Over his 20-year military career, Hurst was by his side raising a family, including two sets of twins, and moving from base to base.
“We lived in Donaldson in South Carolina, Biloxi, Mississippi, and Cape Cod, Massachusetts,” Hurst said.
“And he went to Southeast Asia and was in the Korean and Vietnam wars,” she said. “He was then stationed in Greenland.”
For a time, Hurst said, they lived as a family on Goose Bay, Labrador, off Canada’s eastern coast.
Hurst said her husband retired from the Air Force to become a computer systems analyst.
Meanwhile, she had always been active in volunteerism – a lesson instilled in her by her father, a farmer in the Panhandle, years earlier.
“We helped people out – that’s just what we did,” she recalled.
As a military wife, Hurst was on the ladies auxiliary at every base, helping families and soldiers with whatever they needed.
Once she and Coyett moved back to Texas, they settled in San Marcos, where he had been stationed back in 1954. Hurst then worked as a director of Family Planning – a career she had for the next 25 years.
“We had 16 clinics serving women in eight counties,” Hurst said. “Now, due to politics, the money is gone. They have three clinics now. They are not even close to serving the women.”
The disdain in her voice was clear.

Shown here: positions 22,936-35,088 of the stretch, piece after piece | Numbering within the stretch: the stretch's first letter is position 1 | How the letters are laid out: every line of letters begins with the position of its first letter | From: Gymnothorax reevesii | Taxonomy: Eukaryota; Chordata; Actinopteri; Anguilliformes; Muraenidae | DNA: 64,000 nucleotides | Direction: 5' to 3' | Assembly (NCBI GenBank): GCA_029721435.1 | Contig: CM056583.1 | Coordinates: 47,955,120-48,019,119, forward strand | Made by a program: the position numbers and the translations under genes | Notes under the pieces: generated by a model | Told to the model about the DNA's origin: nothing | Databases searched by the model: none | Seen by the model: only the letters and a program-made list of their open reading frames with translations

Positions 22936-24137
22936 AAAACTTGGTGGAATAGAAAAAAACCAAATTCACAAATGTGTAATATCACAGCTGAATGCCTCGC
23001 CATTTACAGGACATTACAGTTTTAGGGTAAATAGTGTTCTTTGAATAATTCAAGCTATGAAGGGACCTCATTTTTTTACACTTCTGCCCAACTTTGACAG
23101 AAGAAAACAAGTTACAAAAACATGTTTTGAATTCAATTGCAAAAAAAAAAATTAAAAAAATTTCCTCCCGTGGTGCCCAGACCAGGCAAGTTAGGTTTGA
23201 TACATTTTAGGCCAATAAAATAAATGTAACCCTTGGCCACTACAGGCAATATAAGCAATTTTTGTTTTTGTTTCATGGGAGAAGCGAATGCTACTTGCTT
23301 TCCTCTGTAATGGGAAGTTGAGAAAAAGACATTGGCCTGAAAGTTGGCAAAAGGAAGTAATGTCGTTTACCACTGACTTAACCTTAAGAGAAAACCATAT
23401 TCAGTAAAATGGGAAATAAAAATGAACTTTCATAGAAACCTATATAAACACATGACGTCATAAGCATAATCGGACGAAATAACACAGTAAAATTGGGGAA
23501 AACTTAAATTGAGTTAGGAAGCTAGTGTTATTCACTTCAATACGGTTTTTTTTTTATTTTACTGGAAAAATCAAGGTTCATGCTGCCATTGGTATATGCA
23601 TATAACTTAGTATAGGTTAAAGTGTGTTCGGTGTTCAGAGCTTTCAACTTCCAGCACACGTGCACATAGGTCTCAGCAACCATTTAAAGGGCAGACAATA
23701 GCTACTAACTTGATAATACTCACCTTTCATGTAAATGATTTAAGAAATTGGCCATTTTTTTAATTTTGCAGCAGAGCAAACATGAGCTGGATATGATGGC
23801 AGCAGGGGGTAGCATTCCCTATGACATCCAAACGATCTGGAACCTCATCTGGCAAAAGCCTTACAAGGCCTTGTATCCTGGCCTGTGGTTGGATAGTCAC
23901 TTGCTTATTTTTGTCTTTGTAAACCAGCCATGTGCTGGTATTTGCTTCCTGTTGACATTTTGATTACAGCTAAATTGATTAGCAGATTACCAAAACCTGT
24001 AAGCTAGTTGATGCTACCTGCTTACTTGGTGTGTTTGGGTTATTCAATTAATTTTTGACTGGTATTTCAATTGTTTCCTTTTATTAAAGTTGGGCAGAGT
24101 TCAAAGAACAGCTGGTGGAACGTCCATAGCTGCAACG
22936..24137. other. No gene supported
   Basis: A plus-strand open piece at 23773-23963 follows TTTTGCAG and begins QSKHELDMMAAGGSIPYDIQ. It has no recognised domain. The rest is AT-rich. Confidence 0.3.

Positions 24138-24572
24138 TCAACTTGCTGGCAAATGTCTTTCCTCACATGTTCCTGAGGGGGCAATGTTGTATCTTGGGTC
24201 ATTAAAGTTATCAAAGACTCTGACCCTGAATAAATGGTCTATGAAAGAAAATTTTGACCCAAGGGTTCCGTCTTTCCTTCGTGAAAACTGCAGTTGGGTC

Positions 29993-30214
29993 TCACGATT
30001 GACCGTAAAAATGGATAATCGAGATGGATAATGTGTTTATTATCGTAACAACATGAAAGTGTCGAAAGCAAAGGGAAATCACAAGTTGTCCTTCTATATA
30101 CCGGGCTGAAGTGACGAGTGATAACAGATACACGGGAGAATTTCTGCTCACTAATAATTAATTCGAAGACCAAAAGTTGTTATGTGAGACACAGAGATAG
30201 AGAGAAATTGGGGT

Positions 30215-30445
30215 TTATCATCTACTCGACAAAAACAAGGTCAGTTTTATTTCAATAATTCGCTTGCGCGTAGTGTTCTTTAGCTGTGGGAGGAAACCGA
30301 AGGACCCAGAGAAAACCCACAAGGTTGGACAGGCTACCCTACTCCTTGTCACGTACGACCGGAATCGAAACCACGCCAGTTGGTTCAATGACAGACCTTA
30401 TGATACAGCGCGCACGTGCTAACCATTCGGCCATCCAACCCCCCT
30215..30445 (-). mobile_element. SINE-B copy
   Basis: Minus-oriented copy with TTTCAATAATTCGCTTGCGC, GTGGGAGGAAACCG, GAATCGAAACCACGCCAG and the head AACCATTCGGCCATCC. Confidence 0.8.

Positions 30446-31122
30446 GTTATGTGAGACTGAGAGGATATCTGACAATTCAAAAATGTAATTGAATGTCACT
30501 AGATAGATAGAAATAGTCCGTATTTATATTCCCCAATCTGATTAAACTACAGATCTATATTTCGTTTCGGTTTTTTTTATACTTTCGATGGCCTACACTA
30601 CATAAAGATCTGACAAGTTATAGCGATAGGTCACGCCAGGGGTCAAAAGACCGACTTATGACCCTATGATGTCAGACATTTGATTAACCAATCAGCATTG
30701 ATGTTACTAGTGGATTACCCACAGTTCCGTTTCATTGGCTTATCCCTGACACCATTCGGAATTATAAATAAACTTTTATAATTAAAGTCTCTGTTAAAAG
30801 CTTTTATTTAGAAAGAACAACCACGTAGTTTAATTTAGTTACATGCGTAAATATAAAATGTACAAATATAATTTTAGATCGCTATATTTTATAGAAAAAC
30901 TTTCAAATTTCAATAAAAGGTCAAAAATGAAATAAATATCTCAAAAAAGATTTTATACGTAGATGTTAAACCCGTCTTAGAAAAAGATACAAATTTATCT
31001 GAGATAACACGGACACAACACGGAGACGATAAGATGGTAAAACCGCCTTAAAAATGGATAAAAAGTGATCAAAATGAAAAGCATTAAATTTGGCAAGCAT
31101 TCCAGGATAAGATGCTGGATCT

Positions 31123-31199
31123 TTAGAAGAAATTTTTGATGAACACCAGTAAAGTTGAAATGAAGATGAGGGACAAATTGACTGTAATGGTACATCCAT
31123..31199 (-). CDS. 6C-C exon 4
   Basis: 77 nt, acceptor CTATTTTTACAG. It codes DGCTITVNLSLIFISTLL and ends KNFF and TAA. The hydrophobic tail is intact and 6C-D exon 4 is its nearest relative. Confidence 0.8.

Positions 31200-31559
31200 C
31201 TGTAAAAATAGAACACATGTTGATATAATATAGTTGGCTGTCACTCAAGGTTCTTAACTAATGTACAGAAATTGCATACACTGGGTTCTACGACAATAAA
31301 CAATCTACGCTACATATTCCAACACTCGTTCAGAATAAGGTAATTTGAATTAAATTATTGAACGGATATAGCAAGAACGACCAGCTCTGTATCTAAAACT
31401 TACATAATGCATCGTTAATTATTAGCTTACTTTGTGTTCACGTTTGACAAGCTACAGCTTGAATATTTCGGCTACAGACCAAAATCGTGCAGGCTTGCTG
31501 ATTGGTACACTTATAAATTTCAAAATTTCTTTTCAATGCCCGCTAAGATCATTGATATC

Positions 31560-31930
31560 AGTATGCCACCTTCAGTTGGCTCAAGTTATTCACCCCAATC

When the Hursts moved to Lake LBJ, they enjoyed the beginning of their golden years. But as her husband’s health deteriorated, they decided to move to Kyle to be closer to their family.
Hurst again picked up her love of volunteerism, joining the boards of several local organizations including the Friends of the Kyle Library, Meals on Wheels and her church.
Looking back on her life, Hurst said she is at peace and knows she accomplished much. She also knows how fortunate she is to have lived to age 79 and have a large, loving family.
Now that she is in hospice and facing her final days, Hurst said her biggest wish was to see her grandson, who lives in California.
“And he came with his wife and 18-month-old baby,” Hurst said with a smile. “It was so special.”
CTMC Hospice’s Dream a Dream program made the trip possible. The program helps patients fulfill their last wish.
On the day after her interview with the Hays Free Press, Hurst was asked to attend a Kyle City Council meeting. While the reason wasn’t entirely clear to her, she knew it had something to do with her volunteer service to the community.
At that meeting, Mayor Lucy Johnson issued a proclamation that Dec. 18, 2012, was Adell Hurst Day.
Seems fitting for a woman who has given so many of her days to others.